Meditation for Nurses, A Natural Evolution for Nursing
While this week’s post is directed towards nurses and healthcare professionals, I encourage all of my readers to have a look. Since healthcare and its practitioners can impact all of us at some point in our lives, it’s important to know what nursing is doing about showing up at the bedside, mindful and compassionate. Enjoy!
Since starting in nursing over three decades ago, I’ve seen the profession evolve in a number of important ways. I’ve seen nurses gain recognition through involvement in professional organizations, I’ve seen the creation of the Magnet Recognition Program for hospitals that support nursing excellence, and I’ve even seen a modest gain in nursing pay proportional to the immense responsibilities and jobs that we do.
What still distresses me though is how little we as nurses, personally and professionally, have advanced an evolution of mind that bears its fruit both in the workplace as well as in life in our lives in general. I believe that this is about to change…and I’m here to help in that change.
In previous posts, I’ve shared why I think that nurses need to meditate. I’ve also shared why I believe that a legion of meditating nurses can change the world. What I haven’t shared, and what I’ll share here, is why I believe – with all my heart – that meditation is a natural evolution in the world of nursing.
(The title of this section, “Meditation and Compassion Go Together,” is actually a link. Check it out.)
Before we get into how the evolution of nursing involves meditative and contemplative practices, let’s spend a short time discussing meditation and compassion.
While there are many schools of meditation and hundreds, if not thousands, of contemplative techniques and methods, the connection that I like to share is the one between meditation and compassion.
What I’ve found is that as you begin to meditate, you reconnect to a place where you also find compassion for those around you. How is this compassion discovered? And how does it differ from the compassion that you probably bring to your work anyway?
The compassion that arises from the state of meditation comes from a realization that you and those around you are not so different. Not only do we share similar challenges in the difficult thoughts and emotions that can arise within our minds, we also all have the potential to find an inherent peace that always exists behind the backdrop of our confusion. The difference is that you, as a meditator, have the skills to work with your mind.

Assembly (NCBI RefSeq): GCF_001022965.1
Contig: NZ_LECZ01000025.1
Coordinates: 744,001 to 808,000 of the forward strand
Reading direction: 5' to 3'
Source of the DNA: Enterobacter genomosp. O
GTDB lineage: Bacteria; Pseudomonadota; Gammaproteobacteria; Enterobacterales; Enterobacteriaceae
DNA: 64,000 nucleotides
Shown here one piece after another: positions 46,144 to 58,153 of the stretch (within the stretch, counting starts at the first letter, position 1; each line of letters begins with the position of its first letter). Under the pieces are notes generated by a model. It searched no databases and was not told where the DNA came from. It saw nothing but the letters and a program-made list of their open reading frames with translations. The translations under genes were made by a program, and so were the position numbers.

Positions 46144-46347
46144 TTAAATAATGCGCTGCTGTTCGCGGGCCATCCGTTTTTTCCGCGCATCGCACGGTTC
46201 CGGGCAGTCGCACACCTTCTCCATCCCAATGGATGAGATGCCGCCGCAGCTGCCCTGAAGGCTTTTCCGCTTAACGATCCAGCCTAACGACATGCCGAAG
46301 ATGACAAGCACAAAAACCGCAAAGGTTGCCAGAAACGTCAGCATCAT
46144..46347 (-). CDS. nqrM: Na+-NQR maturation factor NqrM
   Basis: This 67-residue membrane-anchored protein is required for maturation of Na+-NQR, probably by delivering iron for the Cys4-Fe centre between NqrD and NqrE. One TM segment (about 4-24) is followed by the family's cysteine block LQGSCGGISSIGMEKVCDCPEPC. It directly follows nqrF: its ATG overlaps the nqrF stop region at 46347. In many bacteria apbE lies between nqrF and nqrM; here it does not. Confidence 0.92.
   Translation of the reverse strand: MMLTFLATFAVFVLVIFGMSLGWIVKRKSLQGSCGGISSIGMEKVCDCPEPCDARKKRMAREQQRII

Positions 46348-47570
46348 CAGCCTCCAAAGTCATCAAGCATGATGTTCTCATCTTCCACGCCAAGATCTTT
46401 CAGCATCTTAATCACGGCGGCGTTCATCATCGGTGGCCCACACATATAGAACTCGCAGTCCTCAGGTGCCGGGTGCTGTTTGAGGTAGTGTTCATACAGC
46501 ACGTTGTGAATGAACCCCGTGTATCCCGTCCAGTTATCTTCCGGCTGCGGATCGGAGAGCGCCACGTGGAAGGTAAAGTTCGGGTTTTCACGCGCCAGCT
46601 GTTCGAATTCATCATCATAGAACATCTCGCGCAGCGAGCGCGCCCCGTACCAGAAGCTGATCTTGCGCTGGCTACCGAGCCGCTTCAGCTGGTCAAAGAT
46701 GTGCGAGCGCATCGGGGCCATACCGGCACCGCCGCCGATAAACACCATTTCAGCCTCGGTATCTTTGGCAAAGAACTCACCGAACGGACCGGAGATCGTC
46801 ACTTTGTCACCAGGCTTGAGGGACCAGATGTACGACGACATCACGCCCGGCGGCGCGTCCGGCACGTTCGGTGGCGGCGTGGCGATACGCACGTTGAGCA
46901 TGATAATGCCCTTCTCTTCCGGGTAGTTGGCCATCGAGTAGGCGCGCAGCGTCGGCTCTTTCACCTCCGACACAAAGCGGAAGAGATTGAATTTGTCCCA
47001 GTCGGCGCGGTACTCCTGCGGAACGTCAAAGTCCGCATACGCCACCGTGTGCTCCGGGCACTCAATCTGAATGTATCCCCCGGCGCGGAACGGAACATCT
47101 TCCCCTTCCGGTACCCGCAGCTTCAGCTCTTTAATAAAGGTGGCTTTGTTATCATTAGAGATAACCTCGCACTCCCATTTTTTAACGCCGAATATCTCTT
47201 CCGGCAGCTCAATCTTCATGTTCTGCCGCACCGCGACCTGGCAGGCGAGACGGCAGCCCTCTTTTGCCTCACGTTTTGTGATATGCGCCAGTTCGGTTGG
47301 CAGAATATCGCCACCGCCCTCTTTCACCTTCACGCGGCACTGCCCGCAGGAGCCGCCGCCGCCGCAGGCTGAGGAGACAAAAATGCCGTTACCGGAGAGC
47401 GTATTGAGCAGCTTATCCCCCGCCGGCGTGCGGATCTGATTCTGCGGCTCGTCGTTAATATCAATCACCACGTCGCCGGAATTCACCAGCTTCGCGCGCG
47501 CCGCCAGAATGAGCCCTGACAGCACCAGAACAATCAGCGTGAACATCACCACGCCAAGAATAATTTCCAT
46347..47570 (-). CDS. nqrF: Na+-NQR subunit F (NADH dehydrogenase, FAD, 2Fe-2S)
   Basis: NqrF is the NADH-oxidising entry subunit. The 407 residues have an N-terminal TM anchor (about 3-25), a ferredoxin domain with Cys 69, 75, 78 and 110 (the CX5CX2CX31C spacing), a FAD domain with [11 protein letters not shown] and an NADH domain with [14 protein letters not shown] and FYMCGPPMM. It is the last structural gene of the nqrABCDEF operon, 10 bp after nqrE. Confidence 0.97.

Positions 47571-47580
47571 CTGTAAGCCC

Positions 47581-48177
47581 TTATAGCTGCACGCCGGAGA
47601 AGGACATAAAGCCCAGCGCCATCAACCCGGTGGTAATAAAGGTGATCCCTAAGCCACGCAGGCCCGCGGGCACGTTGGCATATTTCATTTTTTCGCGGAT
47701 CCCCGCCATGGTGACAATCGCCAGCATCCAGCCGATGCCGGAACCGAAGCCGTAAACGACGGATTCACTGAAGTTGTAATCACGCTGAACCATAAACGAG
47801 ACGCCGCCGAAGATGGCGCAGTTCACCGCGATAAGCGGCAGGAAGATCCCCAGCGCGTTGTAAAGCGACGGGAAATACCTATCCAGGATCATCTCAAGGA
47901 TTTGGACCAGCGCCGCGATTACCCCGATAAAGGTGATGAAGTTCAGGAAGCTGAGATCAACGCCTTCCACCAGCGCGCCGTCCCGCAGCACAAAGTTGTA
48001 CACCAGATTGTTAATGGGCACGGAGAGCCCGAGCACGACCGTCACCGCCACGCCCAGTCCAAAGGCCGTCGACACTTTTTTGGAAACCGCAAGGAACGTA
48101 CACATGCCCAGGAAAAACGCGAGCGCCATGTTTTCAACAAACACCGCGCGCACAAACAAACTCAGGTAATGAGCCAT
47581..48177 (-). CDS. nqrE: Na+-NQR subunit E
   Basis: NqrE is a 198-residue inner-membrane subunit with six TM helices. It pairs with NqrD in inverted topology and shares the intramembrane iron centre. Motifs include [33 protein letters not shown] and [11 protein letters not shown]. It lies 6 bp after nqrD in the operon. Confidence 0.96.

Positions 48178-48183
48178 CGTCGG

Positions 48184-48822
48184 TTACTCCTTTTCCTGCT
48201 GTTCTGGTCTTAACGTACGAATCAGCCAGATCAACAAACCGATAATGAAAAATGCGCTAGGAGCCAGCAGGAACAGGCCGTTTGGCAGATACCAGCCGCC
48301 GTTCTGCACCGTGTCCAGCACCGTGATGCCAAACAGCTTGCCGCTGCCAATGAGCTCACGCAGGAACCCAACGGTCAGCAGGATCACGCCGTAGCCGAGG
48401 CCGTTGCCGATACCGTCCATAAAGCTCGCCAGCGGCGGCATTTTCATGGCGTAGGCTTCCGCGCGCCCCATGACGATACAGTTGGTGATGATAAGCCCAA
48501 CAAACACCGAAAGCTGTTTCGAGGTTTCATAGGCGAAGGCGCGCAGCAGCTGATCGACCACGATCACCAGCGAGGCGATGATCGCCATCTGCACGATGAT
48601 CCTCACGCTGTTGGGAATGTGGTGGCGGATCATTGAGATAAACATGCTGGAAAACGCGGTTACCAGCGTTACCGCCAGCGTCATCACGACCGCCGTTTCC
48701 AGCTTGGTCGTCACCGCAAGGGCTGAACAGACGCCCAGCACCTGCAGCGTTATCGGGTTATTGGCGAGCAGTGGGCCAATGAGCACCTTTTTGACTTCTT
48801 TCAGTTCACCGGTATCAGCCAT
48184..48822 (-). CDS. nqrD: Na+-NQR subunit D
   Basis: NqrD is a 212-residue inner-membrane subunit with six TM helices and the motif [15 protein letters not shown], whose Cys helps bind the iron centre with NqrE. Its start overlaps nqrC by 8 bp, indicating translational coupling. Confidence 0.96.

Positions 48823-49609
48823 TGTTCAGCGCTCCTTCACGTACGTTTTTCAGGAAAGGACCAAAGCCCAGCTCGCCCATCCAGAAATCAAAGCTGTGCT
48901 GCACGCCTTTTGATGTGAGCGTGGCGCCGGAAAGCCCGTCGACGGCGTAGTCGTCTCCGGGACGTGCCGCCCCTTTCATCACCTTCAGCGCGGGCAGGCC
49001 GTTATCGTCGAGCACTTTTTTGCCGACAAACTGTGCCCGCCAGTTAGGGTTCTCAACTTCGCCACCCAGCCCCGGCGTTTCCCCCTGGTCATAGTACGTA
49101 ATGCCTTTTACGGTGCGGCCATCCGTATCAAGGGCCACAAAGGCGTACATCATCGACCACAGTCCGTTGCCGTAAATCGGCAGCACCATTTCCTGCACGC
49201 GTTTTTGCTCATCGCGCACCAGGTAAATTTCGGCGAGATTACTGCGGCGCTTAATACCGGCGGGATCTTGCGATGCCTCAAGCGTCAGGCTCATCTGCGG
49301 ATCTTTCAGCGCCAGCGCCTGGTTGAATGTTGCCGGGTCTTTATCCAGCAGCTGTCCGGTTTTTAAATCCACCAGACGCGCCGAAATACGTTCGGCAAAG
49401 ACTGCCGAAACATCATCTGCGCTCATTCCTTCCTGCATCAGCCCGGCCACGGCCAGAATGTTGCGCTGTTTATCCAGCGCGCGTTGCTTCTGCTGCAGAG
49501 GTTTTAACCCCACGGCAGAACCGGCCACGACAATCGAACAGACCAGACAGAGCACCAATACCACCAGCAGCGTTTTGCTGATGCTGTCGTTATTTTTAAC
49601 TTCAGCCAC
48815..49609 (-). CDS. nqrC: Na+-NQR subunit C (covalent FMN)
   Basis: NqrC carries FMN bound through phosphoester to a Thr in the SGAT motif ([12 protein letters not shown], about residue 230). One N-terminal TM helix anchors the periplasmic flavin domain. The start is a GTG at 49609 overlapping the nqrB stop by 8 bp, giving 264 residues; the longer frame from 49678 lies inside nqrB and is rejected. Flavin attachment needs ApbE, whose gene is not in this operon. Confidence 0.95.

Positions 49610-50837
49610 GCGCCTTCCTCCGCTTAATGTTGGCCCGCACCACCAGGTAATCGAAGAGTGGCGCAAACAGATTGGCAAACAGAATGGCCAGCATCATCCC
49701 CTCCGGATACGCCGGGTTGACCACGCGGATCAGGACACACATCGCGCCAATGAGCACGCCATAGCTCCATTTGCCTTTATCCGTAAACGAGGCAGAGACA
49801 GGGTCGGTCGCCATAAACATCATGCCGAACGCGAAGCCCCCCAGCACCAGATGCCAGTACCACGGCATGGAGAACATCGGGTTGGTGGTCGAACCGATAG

The similarity that a meditator and non-meditator have in terms of a meditator’s ability to deal with mental challenges and a non-meditator being a victim to these arisings, are similar to the situation that nurses experience between themselves and their patients when we realize that we’re all the same, it’s just that our patients are suffering due to their illness while we’re not suffering due to our (temporary) good state of health.
When we begin to meditate, we may find that the lack of compassion we have for our distracted and preoccupied mind can sabotage all of our best efforts to meditate. It’s only when we develop compassion for ourselves in these challenging moments that we learn not only how to meditate, but how to be truly compassionate, with ourselves and with others.
The peace and well-being that you search for, as a nurse and as a human being, is no different than the peace and well-being that your patients desire. As you learn to meditate, finding an inner stability regardless of your circumstances, you’ll naturally wish this same peace for others. You begin to see others’ suffering, compassionately, as the same kind of mental suffering that you encounter when you’re mind isn’t at rest. You wish, compassionately, for them the same peace-of-mind that you experience when you meditate.
Meditation is About Evolving as a Human Being
There is not one area in my life that hasn’t been changed by my practice of meditation!
Having learned to work with the wild thoughts and emotions that occur within my mind, I’ve become a better human. In fact, I’m more of the human who I’m meant to be! And that human being (being humane) transforms how I am with my family, with my friends, with those I meet in the supermarket, and…at work.